It was suggested in 1976, and again in 1986, by Karl Kraus’s early torch-bearer in English, Harry Zohn, and by others at other times, before and since, and probably in between as well, that there is a particular timeliness about the work of this Viennese Jewish writer, who was born in Bohemia in 1874 and died in Vienna in 1936. Even though most of Kraus’s writing was ad hominem and highly occasional. (This timeliness card, it seems, is one that one can always play, or at least hardly ever not. A sort of low trump, if you like.)
“He was, very consciously,” claims Jonathan Franzen, in this latest high-profile relaunch of Kraus, “speaking to us.” There are “certain parallels,” Zohn wrote, in 1976 (in Canada, but it was repeated in 1986, in England), between Kraus’s age and ours. We need, he says, “his vibrant pacifism, his kind of defense of the spirit against dehumanizing tendencies, and his…steadfastness of moral purpose.”*
As for “Kraus’s timeliness,” just when was it? Was it 1900, the year after he started his magazine Die Fackel (The Torch)? Or 1910, when he phased out other contributors (“I no longer have collaborators…. They repel those readers whom I want to lose myself”), and started to produce and proofread his entire magazine himself—25,000 out of the total of 30,000 pages are his—with lots of comments on his perfectionism and attention to detail? Elias Canetti says that “anyone trying to find a typographical error in Die Fackel could toil for weeks on end.” In 1910 he also wrote the first of the two essays Franzen here presents and translates, on Heinrich Heine.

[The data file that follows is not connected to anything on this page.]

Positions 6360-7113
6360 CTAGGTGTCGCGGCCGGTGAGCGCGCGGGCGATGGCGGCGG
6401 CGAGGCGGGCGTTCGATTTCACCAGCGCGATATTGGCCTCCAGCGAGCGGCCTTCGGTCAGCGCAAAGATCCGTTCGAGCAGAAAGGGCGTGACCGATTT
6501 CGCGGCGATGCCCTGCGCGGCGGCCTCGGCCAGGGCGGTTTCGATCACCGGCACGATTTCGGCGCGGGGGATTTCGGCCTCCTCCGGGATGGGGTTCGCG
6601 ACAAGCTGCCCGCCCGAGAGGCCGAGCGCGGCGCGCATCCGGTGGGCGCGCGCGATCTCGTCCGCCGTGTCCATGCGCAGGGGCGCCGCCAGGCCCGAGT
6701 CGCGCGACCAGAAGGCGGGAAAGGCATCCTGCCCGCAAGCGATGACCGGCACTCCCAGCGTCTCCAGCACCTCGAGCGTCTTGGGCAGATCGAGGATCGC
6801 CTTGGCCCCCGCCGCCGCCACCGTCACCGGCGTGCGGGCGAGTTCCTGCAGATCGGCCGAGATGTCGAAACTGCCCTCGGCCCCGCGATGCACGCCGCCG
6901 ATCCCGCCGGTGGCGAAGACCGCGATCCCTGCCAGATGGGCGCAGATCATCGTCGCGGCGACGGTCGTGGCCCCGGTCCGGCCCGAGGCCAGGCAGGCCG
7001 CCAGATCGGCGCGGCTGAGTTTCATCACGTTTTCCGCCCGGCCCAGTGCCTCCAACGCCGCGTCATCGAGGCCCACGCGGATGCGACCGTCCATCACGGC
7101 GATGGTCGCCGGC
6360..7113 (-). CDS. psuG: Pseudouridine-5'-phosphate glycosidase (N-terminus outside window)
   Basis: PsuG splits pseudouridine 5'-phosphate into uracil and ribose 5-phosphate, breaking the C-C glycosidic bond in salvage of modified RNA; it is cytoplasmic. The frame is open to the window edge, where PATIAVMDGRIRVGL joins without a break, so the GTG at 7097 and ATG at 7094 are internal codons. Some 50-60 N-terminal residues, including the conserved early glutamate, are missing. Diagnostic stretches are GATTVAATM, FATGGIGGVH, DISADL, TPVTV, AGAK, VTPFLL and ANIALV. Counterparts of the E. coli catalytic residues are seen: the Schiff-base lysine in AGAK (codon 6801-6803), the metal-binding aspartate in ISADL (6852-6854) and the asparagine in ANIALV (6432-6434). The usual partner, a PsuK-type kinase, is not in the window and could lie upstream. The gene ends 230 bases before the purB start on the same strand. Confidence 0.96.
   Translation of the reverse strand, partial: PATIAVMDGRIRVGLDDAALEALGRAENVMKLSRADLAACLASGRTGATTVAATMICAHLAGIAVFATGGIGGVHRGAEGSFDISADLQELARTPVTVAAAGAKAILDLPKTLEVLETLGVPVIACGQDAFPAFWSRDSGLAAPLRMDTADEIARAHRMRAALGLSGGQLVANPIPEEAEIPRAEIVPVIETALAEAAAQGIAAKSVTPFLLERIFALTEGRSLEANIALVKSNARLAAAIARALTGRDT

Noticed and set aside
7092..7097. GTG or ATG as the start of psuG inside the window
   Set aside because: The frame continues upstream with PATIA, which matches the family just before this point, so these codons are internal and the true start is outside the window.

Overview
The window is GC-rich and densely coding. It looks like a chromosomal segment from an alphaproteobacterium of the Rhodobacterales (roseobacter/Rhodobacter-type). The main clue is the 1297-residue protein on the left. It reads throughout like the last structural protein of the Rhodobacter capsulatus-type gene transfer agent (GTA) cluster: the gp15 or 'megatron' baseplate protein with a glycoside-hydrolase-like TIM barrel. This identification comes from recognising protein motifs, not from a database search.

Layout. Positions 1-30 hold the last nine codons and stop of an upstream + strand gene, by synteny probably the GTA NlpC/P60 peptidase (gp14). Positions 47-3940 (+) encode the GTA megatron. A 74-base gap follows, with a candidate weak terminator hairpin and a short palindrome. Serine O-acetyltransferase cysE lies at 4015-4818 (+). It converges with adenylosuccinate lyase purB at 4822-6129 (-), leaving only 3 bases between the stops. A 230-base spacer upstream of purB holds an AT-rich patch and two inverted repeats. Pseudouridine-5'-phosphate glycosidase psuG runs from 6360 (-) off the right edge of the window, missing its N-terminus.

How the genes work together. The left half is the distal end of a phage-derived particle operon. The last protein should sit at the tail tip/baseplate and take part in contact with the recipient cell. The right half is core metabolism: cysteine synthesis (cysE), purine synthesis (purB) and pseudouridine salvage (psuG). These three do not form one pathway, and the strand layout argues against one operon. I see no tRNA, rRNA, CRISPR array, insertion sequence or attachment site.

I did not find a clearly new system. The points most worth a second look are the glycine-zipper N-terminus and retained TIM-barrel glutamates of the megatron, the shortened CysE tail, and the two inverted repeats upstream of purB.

Or 1920, when his “vibrant pacifism” would have had, as the Germans say, Hochkonjunktur—a boom? Or 1930, when he was shading into irrelevance and repetitiousness (again)? And morning or afternoon? Or night—he wrote at night.
It seems you have to be careful just how and when you dip your beaker into Kraus (the name is an adjective for curly or unruly hair, a ruff, a furrowed brow or rippled surface; figuratively it means “complicated” or even “hard to follow”); it makes all the difference in the world. Where do we go; what has he bequeathed to us, his alleged addressees? Is Kraus the relentlessly parochial graphophile of Die Fackel (the anti-journalist’s anti-journal, on sale in the Trafiks, the tobacconists of Vienna) or a self-employed blue skies thinker already wary of the digital age ahead; an infighter or a prophet; a battering ram or a hatpin? Is he the wretched, off-the-peg French-hater in “Heine and the Consequences” or the much-garlanded visitor to Paris fifteen years later, suspicious of Prussia now, and happy to be proposed for the Nobel Prize by nine professors at the Sorbonne?
He reminds me of those indomitable little toy automobiles exhibited on…
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